Retail sales slowed in July as inclement weather dampened consumer spend while retail price inflation has slowed, BRC data showed.
UK Total retail sales increased by 1.5 per cent in July, against a growth of 2.3 per cent in July last year. However, like-for-like retail sales fared better, increasing by 1.8 per cent in July, against 1.6 per cent in July 2022.
Food sales increased 8.4 per cent on a Total basis and 8.7 per cent on a like-for-like basis over the three months to July. For the month of July, food was in growth year-on-year.
Non-food sales decreased 0.5 per cent on a Total basis and 0.8 per cent on a like-for-like basis over the three-months to July, and the category was in decline year-on-year for the month of July.
Over the three months to July, in-store non-food sales increased 1.2 per cent on a Total basis and 0.8 per cent on a Like-for-like basis since July 2022. Online non-food sales decreased by 6.9 per cent in July, against a decline of 3.9 per cent in July 2022.
The proportion of non-food items bought online (penetration rate) decreased to 34.7 per cent in July from 35.3 per cent in July 2022.
“The slowing pace of retail price inflation fed through into slower sales this July. Spend was further depressed by the damp weather, which did no favours to sales of clothing, and other seasonal goods,” Helen Dickinson, chief executive of the British Retail Consortium (BRC), said:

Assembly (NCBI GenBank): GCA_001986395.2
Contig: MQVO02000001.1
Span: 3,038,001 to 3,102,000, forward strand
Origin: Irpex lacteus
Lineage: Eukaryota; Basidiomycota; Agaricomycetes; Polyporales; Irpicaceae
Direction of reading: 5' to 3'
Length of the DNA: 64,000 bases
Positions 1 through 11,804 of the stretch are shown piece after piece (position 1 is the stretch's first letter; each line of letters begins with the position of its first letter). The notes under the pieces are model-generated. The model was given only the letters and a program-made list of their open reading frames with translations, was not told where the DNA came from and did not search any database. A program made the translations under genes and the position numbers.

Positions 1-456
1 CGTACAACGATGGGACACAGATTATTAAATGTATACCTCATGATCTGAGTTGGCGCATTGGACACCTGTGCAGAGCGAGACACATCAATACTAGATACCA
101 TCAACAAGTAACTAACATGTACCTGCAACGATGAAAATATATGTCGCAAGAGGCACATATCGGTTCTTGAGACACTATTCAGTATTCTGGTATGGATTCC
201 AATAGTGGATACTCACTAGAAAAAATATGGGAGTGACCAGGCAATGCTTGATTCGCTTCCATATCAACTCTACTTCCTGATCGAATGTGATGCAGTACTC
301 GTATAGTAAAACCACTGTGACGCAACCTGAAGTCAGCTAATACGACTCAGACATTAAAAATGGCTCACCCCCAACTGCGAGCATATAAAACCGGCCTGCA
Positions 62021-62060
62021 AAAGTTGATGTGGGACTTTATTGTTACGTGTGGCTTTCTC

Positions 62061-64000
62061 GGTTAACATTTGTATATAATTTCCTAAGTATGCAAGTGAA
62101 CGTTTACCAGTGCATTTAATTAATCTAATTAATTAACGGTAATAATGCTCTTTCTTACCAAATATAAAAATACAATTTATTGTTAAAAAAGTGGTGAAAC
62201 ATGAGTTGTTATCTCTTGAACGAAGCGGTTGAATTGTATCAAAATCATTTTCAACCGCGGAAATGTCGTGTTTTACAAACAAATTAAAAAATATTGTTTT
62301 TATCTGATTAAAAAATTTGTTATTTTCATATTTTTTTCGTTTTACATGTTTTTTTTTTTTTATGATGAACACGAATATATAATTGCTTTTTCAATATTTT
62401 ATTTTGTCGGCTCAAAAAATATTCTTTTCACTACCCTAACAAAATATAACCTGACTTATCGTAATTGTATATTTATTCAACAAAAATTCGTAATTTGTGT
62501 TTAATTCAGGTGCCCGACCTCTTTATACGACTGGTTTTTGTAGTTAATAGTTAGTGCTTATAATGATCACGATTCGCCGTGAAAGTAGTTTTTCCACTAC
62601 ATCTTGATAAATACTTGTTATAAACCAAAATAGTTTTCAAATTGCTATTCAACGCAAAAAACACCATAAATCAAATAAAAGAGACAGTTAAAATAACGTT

“While consumer confidence is generally improving, it remains below longer term levels. And with last week’s rise in interest rates pushing mortgage rates up ever higher, the government must get a handle on the economy, offering a solution to languishing GDP growth in a way that supports both households and businesses.”
Commenting on the food and drink sector performance, Sarah Bradbury, IGD chief executive said: “Food and drink sales continued to grow in July, although the rate of growth was the lowest since January. Sales growth was driven by inflation as volumes remained in negative territory, in part due to the unseasonably wet weather, especially compared to last July’s heatwave.”
Paul Martin, UK head of retail at KPMG, said retailers are increasingly rely on promotions to get shoppers through the door.
“Price conscious consumers are shopping more carefully, more aware of where bargains can be found and what they are getting for their money – which is biting hard into retail margins and profitability,” he said.
“UK consumers have been hugely resilient throughout the cost-of-living crisis, but stubbornly high inflation coupled with rapidly rising interest rates will test their ability and willingness to keep on spending for the rest of this year.
“Both consumers and retailers are finding that they are having to get used to doing more with less as conditions remain incredibly challenging.”